With respect to the second level excess carrier’s attempt to rely on the so-called Knowledge Exclusion to deny coverage, the insureds argued that the insurer’s coverage binder had not listed the Knowledge Exclusion as an endorsement that was to be added to the policy, nor had the company’s broker authorized the addition of the Knowledge Exclusion. The insureds argued that the insurer had “unilaterally changed the terms of the 2005-2006 [policy] after learning of the events that would give rise to a claim.”
The insurer countered that the company’s broker had authorized the addition of the exclusion. The insureds contended this response “fundamentally misconstrues” the meaning of the broker’s communications. These arguments clearly reflect the detailed particulars and disputed meaning of communications between the broker and the underwriter, which Judge Lynch found suffices to raise a genuine issue of material fact precluding summary judgment on the issue.
The insureds further arged that the severability of exclusions language in the primary policy precluded application of the Knowledge Exclusion to them. They argued that even if Bennett’s knowledge triggered the exclusion, the excluded state of mind could not be imputed to them. Judge Lynch found that the severability of exclusions provision in the primary policy applied only to the exclusions in the primary policy, and not to the Knowledge Exclusion which was found only in the second level excess insurer’s policy.
The court’s opinion does not represent a definitive conclusion either for or against coverage under the policy. Indeed, at its most basic level, the court’s opinion merely represents a determination to allow discovery as a prelude to a later merits-based determination.
But the opinion raises too many questions about the potential availability to insurers of coverage defenses, and about the limitations of insureds’ policy protections, for the opinion not to raise a host of concerns. The concerns fall into two basic categories – that is, the concerns that are substantive and the concerns that are procedural.
The substantive concerns are numerous and relate to many of highest profile issues in the D&O insurance arena, including the use, applicability and duration of warranties and warranty letters; the extent of protection afforded to “innocent insureds” by severability provisions (including both application severability and exclusion severability); and the extent to which insureds may (or may not) be able rely on policy protections in the primary policy to preclude the assertion of policy defenses by an excess insurer.
The procedural concerns are perhaps equally significant for practitioners in the field. Judge Lynch’s opinion underscores the potential importance of communications between broker and underwriter and is a reminder of the opportunities for and dangers of ambiguities in communications (or, as the insureds would argue, supposed ambiguities). Perhaps these issues will get sorted out in later decisions in the case, but current state of play in the case raises troubling concerns about the pitfalls of the policy procurement process while providing little guidance (except by negative inference) about how those pitfalls might be avoided in the future.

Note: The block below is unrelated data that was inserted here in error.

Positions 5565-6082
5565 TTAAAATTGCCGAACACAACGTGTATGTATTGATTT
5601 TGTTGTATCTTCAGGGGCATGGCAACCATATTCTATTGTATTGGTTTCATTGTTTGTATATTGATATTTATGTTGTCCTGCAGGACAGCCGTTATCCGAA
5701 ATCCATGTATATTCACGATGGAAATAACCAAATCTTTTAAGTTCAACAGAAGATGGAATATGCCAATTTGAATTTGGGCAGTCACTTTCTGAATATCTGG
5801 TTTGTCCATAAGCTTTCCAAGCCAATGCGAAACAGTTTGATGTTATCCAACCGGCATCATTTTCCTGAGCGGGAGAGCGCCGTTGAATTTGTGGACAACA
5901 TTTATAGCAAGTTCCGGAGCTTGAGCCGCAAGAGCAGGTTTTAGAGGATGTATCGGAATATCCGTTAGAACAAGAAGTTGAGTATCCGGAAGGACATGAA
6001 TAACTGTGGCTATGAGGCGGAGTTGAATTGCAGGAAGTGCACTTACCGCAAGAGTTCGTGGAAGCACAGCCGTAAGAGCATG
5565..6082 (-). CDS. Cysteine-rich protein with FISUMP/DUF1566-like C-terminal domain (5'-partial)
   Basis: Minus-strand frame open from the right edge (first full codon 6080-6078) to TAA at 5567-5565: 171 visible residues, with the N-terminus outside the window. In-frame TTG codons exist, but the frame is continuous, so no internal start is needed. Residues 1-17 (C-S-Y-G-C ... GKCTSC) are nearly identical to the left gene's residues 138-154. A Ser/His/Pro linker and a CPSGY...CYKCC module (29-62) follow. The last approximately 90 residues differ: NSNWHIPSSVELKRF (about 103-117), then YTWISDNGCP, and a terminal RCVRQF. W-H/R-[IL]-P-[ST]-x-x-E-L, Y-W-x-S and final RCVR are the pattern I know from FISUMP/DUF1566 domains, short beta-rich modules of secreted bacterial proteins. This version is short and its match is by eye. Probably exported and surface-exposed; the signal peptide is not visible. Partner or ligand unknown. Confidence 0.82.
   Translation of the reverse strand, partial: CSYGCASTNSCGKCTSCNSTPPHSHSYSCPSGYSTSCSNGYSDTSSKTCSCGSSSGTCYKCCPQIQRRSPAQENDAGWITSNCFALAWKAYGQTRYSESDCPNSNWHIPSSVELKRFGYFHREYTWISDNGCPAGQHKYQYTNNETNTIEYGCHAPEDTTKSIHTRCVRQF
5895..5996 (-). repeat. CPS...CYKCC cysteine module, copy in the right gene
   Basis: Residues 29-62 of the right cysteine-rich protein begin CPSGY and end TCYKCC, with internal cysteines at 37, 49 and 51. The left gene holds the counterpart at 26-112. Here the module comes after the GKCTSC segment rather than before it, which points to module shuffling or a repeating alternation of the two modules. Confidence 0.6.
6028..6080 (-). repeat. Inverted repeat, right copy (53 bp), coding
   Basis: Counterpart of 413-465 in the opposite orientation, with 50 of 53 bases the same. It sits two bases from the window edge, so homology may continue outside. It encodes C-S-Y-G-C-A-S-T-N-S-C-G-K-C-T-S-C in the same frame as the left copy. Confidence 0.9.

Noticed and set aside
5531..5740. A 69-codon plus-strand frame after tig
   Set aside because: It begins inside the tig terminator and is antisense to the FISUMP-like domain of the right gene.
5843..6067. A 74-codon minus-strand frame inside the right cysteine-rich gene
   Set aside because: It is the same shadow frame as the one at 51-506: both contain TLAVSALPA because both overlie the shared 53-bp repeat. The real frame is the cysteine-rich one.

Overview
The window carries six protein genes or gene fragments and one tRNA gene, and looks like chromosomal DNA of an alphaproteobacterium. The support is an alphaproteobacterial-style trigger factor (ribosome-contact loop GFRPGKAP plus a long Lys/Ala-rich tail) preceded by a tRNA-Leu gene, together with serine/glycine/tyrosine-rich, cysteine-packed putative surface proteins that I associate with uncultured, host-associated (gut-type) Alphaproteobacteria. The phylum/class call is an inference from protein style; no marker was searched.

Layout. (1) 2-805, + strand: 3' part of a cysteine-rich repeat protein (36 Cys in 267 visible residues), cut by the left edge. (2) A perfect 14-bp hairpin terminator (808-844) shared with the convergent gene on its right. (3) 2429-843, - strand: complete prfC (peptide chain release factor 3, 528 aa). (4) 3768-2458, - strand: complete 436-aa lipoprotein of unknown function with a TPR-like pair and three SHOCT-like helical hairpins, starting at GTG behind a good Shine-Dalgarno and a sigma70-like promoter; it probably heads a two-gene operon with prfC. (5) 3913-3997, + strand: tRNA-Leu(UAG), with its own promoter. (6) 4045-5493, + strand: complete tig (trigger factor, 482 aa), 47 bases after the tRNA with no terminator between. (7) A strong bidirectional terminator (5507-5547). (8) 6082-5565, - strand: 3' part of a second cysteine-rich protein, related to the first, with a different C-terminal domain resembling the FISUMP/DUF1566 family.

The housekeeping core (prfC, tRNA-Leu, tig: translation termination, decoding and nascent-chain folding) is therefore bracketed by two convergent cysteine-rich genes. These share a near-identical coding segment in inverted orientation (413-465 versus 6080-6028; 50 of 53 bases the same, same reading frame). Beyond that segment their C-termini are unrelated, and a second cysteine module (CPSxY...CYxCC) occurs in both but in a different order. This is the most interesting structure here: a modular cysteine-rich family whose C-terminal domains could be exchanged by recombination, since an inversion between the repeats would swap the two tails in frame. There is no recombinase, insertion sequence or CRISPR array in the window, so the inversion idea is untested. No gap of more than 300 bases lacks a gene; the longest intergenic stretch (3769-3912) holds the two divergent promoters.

There may yet be further ruling in the case that will clarify the issues. But the opinion nevertheless highlights that many of the issues the industry has been struggling with for the last decade – including in particular severability and imputation issues – remain very much alive and continue to pose significant concerns, and indeed may have edges that have not previously been addressed or even contemplated.
Two final observations about the case. The first is that the parties appear to have exhausted at least $27.5 million of the $70 million tower on defense expense alone, which is yet another reminder of the extraordinary expense involved in catastrophic type claims (a topic I discussed in a recent post, here).
The other observation is that yet again a critical D&O coverage decision has arisen in a case involving defenses raised by a follow-form excess insurer (see my prior comments on this issue here). The issues involved here underscore the myriad of difficulties that potentially can arise as losses escalate through a multilayer program. I do not mean to suggest any views one way or the other about the merits of the excess carrier’s positions in this case. Indeed, given the circumstances involved in this claim, it is unsurprising that the insurers might raise questions. Nevertheless, the specific issues in dispute suggest a level of flex in the interplay between the primary and excess layers that many policyholders would find disconcerting.
Special thanks to Michael Early for sending along a copy of the opinion. I hasten to add that the views and opinions expressed in this post are exclusively my own.
My recent post discussing whether Phillip Bennett’s use of the D&O insurance proceeds was an appropriate factor in his criminal sentencing can be found here. My prior post regarding the D&O insurance implications of Bennett’s cooperation with the class action plaintiffs can be found here.
What Awaits Those Who Spurn Berkshire: A June 25, 2008 Bloomberg article (here) reports that while recently addressing a group of Toronto business executives, Warren Buffett was asked what makes people want to sell their companies to Berkshire. Buffett reportedly said that he tells a prospective seller to think of their company as a work of art:
You can sell it to Berkshire and we’ll put it in the Metropolitan Museum; it’ll have a wing all by itself; it’ll be there forever. Or you can sell it to some porn shop operator, and he’ll take the painting and he’ll make the boobs a little bigger and he’ll stick it in the window, and some other guy will come along in a raincoat, and he’ll buy it.
And Finally: If you have not yet seen this amazing catch by the Fresno Grizzlies’ ball girl, you have to watch this video. It is truly marvelous. [UPDATE: I have to add that a reader advised me that the video may be a hoax, refer here — alas. It is still an awsome video.]